Urgent action required on medicine shortages

 

 

Medicines shortages are a growing problem across Europe, not just in the UK, according to a new report by the Pharmaceutical Group of the European Union (PGEU).

 

All responding countries experienced medicine shortages in community pharmacies in the past 12 months, and the vast majority (87%) of respondents indicated that the situation got worse compared to 2018. All classes of medicines are affected by medicine shortages in community pharmacies.

 

In the majority of responding countries (67%), over 200 medicines were listed as in short supply at the time of completing the survey.

 

All responding countries indicated that they believe medicine shortages cause distress and inconvenience to patients. Interruption of treatments (75% of countries), increased copayments as a result of more expensive/non-reimbursed alternatives (58%) and suboptimal treatment/inferior efficacy (42%) are also perceived as negative consequences of medicine shortages on patients.

 

Medicine shortages are believed to affect community pharmacy businesses in most countries by a reduced level of patient trust (92% of countries), financial loss due to time invested in mitigating shortages (82%) and reduced employee satisfaction (79%).

 

Across European countries, strong differences exist in terms of legal solutions community pharmacists can offer in case of a shortage. Generic substitution (79 % of countries), sourcing the same medicine from alternative authorised sources (such as other pharmacies) (63%), and importing the medicine from a country where it is available (46%) are the solutions which can be provided in most of the European countries.

 

The time pharmacy staff have to spent on dealing with medicine shortages has increased from 5,6 hours per week (2018) to 6,6 hours per week on average.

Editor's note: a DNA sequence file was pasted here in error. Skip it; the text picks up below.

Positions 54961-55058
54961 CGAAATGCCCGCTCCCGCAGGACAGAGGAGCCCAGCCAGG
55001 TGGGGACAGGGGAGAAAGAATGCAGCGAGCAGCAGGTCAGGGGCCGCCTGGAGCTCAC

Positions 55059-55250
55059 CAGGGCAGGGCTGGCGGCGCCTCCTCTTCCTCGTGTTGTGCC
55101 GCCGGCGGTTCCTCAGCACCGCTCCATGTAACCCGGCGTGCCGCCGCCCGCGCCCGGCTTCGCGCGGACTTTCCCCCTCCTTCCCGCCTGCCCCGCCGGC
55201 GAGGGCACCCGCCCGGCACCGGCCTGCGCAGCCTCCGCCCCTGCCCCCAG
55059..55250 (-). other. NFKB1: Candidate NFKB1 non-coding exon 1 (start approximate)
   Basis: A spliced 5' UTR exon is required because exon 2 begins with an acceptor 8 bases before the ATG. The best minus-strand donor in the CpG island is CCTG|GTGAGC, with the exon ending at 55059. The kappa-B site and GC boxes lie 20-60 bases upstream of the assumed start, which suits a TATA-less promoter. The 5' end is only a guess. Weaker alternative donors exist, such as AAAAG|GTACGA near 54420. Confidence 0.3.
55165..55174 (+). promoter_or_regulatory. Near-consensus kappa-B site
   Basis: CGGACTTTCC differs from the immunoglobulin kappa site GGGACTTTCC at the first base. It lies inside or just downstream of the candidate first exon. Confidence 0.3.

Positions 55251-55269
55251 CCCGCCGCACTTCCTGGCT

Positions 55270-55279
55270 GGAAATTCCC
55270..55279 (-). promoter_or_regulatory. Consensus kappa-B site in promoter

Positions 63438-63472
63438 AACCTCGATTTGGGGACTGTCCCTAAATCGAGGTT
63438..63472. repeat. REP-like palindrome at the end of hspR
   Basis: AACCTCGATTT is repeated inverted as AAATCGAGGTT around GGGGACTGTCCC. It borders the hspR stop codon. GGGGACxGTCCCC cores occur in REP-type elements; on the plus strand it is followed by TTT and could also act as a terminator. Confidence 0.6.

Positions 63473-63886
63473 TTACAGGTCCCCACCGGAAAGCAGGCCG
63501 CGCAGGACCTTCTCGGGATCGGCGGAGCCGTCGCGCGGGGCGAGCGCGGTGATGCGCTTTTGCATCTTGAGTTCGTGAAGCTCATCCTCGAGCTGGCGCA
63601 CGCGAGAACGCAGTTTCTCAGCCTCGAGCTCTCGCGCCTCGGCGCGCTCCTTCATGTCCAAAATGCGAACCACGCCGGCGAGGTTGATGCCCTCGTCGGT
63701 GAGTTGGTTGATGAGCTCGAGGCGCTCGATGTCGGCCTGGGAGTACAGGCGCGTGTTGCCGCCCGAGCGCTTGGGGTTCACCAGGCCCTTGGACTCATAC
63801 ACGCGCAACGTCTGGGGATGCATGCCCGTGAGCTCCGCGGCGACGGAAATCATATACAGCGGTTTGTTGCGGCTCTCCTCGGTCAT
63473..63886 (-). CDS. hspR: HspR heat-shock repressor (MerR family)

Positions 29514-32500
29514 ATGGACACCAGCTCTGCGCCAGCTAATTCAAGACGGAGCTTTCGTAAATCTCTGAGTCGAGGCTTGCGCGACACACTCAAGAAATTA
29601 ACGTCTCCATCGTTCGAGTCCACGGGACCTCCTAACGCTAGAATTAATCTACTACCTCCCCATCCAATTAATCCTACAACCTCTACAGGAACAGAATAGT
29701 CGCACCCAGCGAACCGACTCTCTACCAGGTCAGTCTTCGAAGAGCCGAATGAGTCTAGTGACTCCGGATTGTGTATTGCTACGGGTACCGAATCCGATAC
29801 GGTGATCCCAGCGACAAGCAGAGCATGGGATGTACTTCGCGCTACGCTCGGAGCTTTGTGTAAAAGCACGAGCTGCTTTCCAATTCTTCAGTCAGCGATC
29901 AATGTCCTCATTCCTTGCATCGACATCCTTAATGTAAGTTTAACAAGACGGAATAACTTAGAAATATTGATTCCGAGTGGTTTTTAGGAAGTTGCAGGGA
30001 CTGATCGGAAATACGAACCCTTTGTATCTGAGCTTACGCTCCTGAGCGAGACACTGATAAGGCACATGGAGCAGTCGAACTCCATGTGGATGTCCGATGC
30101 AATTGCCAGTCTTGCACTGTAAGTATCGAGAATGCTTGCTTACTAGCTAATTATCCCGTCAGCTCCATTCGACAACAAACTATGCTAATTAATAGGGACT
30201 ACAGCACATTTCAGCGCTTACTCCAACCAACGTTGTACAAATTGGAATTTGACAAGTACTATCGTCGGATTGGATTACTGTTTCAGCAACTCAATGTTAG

25% of responding countries indicated that there is still no reporting system for shortages in place which can be used by community pharmacists in their country, despite that pharmacists often experience or foresee supply difficulties before the industry or wholesalers are aware that there is, or will be, a problem.

 

Community pharmacists receive the needed information on shortages in most countries from wholesalers (71%), medicines agencies (67%) and pharmacy organisations (42%).

 

The 2019 PGEU Medicine Shortages Survey Results cover the responses from 24 European countries and is created from the perspective of community pharmacists across Europe.

 

Pharmacy associations from all the countries in the PGEU survey said they had experienced medicines shortages in 2019.  Of the 24 countries, 21 said the situation had got worse in the last 12 months.  In the majority of counties, over 200 medicines were listed as being in short supply at the time of completing the survey, which was carried out in November and December 2019.  The most widespread shortages were medications affecting the central nervous system, respiratory medicines and cardiovascular medicines.

 

The shortages were reported to have caused distress and sometimes serious harm.

 

National Pharmacy Association Policy Manager Helga Mangion said:

 

“This data is further evidence of a widespread problem in this country and across Europe.

 

“Because of heroic efforts by pharmacists, patients usually get their medicines when and where they need them, but longstanding faults in the medicines supply chain too often leave patients waiting. It’s time for urgent action, to reduce the risk of harm and to allow pharmacists to spend more time with patients instead of hunting for stock.”

 

The NPA is part of the UK’s delegation to PGEU, alongside the Royal Pharmaceutical Society and the Pharmaceutical Society of Northern Ireland.

 

You can view the survey results below.

 

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